While Shakti and Shiva share many similarities, there are some important differences between the two ancient stellar streams. The team found that the stars that make up Shakti are further from the heart of the Milky Way, for instance, and also have more circular orbits than Shiva's stars.

Over 12 billion years ago, the Milky Way would have been comprised of a multitude of long, irregular filaments of gas and dust that coalesced, forming stars and wrapping around each other to ultimately birth our galaxy. 

Thanks to Gaia, astronomers now know Shakti and Shiva were also involved in this early Milky Way mix. Yet, this doesn't answer all the pressing questions about our infant galaxy — and researchers will continue to use Gaia to build a stellar family tree of the Milky Way.

"Revealing more about our galaxy's infancy is one of Gaia's goals, and it's certainly achieving it," Timo Prusti, Project Scientist for Gaia at the European Space Agency (ESA) said. "We need to pinpoint the subtle yet crucial differences between stars in the Milky Way to understand how our galaxy formed and evolved. This requires incredibly precise data — and now, thanks to Gaia, we have that data. 

"As we discover surprise parts of our galaxy like the Shiva and Shakti streams, we're filling the gaps and painting a fuller picture of not only our current home but our earliest cosmic history."

The team's research was published on March 21 in the Astrophysical Journal.

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Robert Lea
Senior Writer

Robert Lea is a science journalist in the U.K. whose articles have been published in Physics World, New Scientist, Astronomy Magazine, All About Space, Newsweek and ZME Science. He also writes about science communication for Elsevier and the European Journal of Physics. Rob holds a bachelor of science degree in physics and astronomy from the U.K.’s Open University. Follow him on Twitter @sciencef1rst.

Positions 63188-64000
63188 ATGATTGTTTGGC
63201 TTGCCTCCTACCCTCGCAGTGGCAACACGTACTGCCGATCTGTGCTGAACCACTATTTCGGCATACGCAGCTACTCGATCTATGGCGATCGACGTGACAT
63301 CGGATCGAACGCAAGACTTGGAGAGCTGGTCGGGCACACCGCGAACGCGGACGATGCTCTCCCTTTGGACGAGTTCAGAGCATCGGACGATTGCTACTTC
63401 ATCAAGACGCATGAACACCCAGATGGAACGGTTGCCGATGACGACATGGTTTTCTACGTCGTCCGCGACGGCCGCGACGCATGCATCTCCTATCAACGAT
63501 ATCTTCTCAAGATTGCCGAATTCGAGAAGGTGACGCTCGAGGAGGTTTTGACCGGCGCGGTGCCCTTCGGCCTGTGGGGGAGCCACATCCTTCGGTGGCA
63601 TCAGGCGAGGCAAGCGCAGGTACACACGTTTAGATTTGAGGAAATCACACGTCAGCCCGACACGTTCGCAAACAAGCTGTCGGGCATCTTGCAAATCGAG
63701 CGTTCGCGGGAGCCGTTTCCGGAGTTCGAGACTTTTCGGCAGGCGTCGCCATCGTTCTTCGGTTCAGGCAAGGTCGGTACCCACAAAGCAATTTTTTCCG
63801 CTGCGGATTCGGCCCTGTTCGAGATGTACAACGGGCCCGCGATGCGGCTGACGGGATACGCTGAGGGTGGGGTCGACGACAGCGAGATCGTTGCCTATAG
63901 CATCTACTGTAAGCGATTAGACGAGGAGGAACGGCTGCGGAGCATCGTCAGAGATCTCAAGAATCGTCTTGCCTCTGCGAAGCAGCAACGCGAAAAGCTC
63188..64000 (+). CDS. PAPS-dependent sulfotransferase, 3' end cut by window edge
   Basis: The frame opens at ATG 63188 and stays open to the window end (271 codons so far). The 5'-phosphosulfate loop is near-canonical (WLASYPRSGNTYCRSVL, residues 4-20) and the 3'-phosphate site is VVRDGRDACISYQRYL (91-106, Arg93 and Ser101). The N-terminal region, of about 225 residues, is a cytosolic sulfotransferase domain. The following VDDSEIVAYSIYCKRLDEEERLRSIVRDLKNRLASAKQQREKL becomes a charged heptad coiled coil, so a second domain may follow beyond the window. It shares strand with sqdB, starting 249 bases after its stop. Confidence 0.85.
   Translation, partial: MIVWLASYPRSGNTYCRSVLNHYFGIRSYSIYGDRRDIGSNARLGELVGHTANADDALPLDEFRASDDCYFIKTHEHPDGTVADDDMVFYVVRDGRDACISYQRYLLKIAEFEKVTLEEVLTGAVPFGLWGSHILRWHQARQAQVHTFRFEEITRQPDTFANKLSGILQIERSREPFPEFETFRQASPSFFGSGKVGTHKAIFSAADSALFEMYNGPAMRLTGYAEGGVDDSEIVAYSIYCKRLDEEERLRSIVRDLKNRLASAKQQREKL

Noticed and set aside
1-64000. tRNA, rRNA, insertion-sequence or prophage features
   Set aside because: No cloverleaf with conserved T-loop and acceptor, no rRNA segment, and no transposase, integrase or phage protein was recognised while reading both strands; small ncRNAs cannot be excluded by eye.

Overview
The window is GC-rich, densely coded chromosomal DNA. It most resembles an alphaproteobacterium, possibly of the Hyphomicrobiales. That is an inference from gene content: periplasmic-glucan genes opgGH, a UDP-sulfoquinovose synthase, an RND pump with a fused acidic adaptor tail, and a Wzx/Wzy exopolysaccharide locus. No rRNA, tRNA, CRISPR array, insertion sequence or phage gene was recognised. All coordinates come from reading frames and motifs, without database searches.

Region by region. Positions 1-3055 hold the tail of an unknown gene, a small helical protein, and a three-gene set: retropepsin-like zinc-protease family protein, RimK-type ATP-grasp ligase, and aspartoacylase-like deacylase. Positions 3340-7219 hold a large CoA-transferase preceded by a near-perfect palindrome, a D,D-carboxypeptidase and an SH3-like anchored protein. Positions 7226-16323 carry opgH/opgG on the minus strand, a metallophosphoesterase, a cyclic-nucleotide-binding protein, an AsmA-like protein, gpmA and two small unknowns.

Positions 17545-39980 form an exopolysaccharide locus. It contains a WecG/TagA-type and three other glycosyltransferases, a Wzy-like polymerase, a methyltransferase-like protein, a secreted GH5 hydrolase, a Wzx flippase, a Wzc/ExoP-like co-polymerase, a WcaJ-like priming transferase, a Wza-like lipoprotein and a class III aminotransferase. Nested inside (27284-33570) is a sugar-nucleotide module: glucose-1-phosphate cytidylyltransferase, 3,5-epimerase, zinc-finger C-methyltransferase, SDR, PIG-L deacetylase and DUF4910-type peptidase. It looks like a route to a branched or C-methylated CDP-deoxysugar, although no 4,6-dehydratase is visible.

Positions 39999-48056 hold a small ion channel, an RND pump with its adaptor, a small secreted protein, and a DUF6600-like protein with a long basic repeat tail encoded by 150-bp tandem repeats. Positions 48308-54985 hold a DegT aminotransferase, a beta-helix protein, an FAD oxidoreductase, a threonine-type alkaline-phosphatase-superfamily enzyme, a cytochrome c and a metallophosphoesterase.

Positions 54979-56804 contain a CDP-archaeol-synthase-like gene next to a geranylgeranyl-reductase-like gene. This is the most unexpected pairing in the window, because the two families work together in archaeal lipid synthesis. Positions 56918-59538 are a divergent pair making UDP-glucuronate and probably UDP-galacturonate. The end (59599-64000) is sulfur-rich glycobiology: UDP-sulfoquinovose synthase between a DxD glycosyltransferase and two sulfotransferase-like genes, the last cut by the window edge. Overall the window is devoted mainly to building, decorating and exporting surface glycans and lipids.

• Unclear Engineer
    So, do we know whether or not these Shakti and Shiva stars have planets orbiting them?

    if they really formed when there was not much but hydrogen available in the universe, then they should be expected to not have any planets. But, are any close enough to Earth for us to verify that?
  • Torbjorn Larsson
    From the CNN article Shiva and Shakti lies in the 1/3 Milky Way disk slice surrounding Sun, the stars that Gaia can observe best. There is no reason why we shouldn't see a hand full of similar streams when we get observatories that can do similar studies for all Milky Way stars.
  • Classical Motion
    Most interesting and both comments ask good questions. One would think they should be naked. And I'm sure the map of these objects will continue. And might eventually provide a different pattern.....and motion.

    I find it interesting that a ball of pure H can fuse so long and remain clean. Isn't that against fusion theory? And that stars here in our MW between 11 and 12 billion years old. There's another kink. But many are steadfast and all these recent measurements.......are truly not kinks. The BB lives. And the associated theories.

    Can they really plot those orbits? I bet they can not. Can they plot those velocities or any velocities of stars? I bet not. They proclaim they can with shift. But are they using the right proportions of that shift? I bet they are not. IF we could watch and plot a 1000 year orbit of a center located star......do you think we could determine it's velocity? Do you believe that observed and measured circumference is true? Do you believe that 1000 year observation and measurement gave you the true displacement of that star? We measure X and Y displacement. What about Z displacement? What if we did have a way to accurately measure the Z displacement.......then could we measure V displacement.

    No.....we could not. Because we would give that Z displacement a linear fudge factor or proportion. But that Z motion is just the same as the X and Y motions.......angular......not linear.

    And this doesn't even consider our velocity, which includes relative speed and relative angle.....of measurement.

    A lot of that shift we measure........is instrument shift and distortion.......due to inertia reacting to fast rates. Not to mention the present narratives of light and the assumptions with it. We've never measured light velocity. Light is a flux, the measurement will always be an average. Only with one emitter can c be measured. And then.......only one photon at a time. Or a numbered sequential stream of them.